Rubella is a contagious disease that is caused by a virus. It is also known as “German measles”. The disease is usually mild, and the symptoms include a low fever and a rash. But, if a pregnant individual gets rubella, the virus can cause serious birth defects.

How rubella is spread

Rubella spreads through the air when an infected person coughs or sneezes. People can catch it by:

  • breathing the air where an infected person has coughed and/or sneezed
  • touching objects contaminated with the virus
  • sharing food or drinks, or kissing someone who has the virus

Rubella is most contagious when the infected person has a rash. However, it can still be spread up to 7 days before and 4 days after a rash appears. About half of the people who get rubella do not have symptoms. People without symptoms can still spread rubella.

Risks of rubella

Most people who get rubella usually have a mild case. However, in rare cases, rubella can cause serious problems, including:

  • internal bleeding
  • swelling of the brain (encephalitis)
  • a viral infection of the brain, which can lead to diseases of the nervous system

Rubella is very dangerous for pregnant individuals and unborn babies. If an unvaccinated pregnant person gets rubella, they may have a miscarriage or stillbirth. They may also pass the virus to their unborn baby. Infection affects all organs of the fetus and can cause a condition called congenital rubella syndrome (CRS). This is a serious disease that can lead to:

  • damage to the heart, the liver and/or the spleen (the spleen is an organ in the body that helps filter blood)
  • loss of hearing and/or eyesight
  • intellectual disability (mental delay)

Serious birth defects are more common if a person is infected early in their pregnancy, especially in the first trimester. There is no treatment for congenital rubella syndrome. Rubella can be prevented through immunization.

Rubella was once a common childhood disease. Thanks to routine immunization, rubella has been eliminated in Canada so the risk of getting rubella here is very low. However, rubella still happens around the world and it is very contagious. Travellers who are not vaccinated may catch or bring rubella into Canada. As a result, cases or outbreaks may occur, especially in communities where people are not vaccinated.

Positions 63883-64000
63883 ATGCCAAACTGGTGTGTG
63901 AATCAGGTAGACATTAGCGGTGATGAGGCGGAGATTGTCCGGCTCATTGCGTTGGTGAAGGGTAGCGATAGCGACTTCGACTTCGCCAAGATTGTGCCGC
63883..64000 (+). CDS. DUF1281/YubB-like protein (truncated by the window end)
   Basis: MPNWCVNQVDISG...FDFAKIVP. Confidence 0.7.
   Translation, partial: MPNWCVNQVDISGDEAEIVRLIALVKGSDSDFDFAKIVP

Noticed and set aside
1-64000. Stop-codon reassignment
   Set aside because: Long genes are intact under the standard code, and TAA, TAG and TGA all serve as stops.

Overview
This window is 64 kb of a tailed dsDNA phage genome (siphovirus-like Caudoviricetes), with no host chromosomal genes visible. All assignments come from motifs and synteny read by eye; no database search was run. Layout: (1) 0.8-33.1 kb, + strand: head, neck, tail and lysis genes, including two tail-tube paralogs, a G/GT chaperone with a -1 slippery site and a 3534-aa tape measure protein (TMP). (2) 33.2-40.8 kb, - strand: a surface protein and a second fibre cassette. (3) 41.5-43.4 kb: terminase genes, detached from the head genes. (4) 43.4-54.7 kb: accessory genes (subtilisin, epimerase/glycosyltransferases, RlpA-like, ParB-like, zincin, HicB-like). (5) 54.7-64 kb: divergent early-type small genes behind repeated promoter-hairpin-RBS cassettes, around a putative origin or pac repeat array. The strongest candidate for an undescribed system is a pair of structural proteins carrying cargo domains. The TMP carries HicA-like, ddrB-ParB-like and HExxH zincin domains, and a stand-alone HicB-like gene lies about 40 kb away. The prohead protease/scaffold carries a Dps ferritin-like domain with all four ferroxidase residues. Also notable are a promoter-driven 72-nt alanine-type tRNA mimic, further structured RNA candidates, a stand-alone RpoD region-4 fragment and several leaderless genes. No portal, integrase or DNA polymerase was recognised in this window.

A pregnant person and their unborn baby have the highest risk of serious complications if they become infected with rubella. If you or your children have not been vaccinated and have never had rubella, you are at risk of infection.


Some people who are infected with rubella will not show any symptoms. People who do have symptoms usually get them between 2 and 3 weeks after being exposed to the virus. In younger children, symptoms include:

  • a rash that starts on the face and spreads to the rest of the body; the rash lasts about 3 days
  • a low fever (less than 39°C)
  • nausea
  • conjunctivitis (an eye infection, often called “pinkeye”)

In older children and adults, symptoms can also include:

  • swollen salivary glands (the salivary glands are located in your cheeks, near your jaw and below each ear)
  • cold-like symptoms, before the rash appears
  • aching joints

Protection and prevention

You can protect against rubella with a safe and effective vaccine. In Ontario, children receive two doses of rubella vaccine. The vaccine is given at:

  • 1 year of age
  • 4 to 6 years of age

Children should be vaccinated on schedule to protect them from getting rubella, and to stop them from spreading it to a pregnant person and their unborn baby.

The vaccines are part of the publicly funded vaccine schedule and are offered free to all people in Ontario. The rubella vaccine is required for children to attend school in Ontario and for children attending a daycare centre unless they have a valid exemption.

Vaccination is also publicly funded for adults if they have never had rubella or been vaccinated. Anyone who is not protected is at risk of getting rubella.

Rubella is still very common in many parts of the world, including Africa, the Eastern Mediterranean and Southeast Asia. Talk to your health care provider before you travel. For more information on global outbreaks of rubella, please visit the Government of Canada website.

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